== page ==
Nothing convinces more than a fabulous recording wonderfully reproduced. Wilson Audio scored big time when it engaged recording engineer Peter McGrath as its marketing VP. McGrath's recordings are legendary. When sourced from master hi-res computer files, played back using the superior Amarra Music Server software, they're pretty riveting.
A case in point was the final movement of Beethoven's Hammerklavier Piano Sonata, played by Valentina Lisitsa, and recorded live in Miami's Wertheim Hall on July 7. Although the nearfield recording didn't sound anything like my farfield memories of sitting through the entire finals of the Van Cliburn International Piano Competition in Fort Worth last June, the forcefulness and clarity of the light-framed Lisitsa's playing were astounding. Credit goes to the new Wilson Sasha WP ($26,900/pair); the Ayre MX-R analog linear class-A/B mono amplifiers ($18,500/pair), KX-R preamplifier ($18,500), DX05 Universal Blu-ray player (price TBA, probably $8k$10k, and capable of playing CD, Blu-ray, SACD, and DVD-A, and equipped with a USB input), and the QB-9 USB DAC ($2500). Of great importance to the system's success were the Grand Prix Audio Stands and complete complement of Transparent cable, including any number of power cables ($12,600/each), Reference MM Interconnect/speaker cable combo ($50,000), and the Performance USB ($90, yes, $90).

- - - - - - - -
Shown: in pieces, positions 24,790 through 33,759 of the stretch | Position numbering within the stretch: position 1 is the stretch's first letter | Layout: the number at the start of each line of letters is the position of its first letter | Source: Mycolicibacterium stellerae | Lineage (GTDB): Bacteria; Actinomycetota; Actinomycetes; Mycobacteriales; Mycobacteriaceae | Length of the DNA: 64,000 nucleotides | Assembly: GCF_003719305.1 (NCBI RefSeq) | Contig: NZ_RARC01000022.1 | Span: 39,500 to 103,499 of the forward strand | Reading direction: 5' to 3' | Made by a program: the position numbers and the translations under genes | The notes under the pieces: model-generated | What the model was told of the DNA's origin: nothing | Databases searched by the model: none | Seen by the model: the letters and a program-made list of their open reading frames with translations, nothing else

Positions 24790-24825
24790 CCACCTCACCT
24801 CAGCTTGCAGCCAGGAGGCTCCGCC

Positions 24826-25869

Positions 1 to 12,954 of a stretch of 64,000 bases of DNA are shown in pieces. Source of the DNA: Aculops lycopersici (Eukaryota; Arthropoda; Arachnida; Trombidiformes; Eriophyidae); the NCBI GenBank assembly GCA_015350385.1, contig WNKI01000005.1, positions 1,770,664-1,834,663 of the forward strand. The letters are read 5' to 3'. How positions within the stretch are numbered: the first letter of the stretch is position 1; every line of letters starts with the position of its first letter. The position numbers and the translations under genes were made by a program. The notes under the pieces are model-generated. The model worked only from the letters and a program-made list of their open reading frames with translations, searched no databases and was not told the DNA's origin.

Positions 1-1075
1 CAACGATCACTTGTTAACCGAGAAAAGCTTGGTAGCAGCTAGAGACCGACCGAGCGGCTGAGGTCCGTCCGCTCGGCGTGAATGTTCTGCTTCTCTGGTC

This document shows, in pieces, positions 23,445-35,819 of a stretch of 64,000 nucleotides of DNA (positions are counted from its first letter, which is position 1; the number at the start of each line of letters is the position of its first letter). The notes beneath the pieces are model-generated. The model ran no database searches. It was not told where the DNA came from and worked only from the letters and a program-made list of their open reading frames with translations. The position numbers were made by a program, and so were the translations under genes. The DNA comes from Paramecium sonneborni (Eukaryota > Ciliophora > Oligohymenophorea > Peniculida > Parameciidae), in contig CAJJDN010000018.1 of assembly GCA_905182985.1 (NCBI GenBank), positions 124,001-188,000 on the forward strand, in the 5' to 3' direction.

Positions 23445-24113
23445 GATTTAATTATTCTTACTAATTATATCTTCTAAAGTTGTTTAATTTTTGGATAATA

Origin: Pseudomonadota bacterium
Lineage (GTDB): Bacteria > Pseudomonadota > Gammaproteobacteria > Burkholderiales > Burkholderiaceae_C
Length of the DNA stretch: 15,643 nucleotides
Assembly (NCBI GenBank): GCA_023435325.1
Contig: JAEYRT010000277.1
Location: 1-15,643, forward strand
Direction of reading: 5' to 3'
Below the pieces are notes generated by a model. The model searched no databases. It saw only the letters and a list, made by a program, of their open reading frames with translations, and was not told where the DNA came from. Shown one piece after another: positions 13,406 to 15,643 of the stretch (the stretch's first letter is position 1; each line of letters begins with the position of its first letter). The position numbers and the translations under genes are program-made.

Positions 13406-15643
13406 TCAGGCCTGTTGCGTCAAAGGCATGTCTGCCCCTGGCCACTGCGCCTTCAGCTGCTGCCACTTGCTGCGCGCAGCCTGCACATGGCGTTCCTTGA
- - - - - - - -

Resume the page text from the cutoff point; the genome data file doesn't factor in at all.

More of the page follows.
Peter urged me to return to hear a bit of a recording of young violinist whose recording is slated for eventual release on EMI. The contrast to the sound of a piano being hammered into musical heaven should be quite exciting. If you get to the room firstI've got lots more rooms to cover before I dare indulge in repeat visitsbe sure to ask Peter to play the masters for you.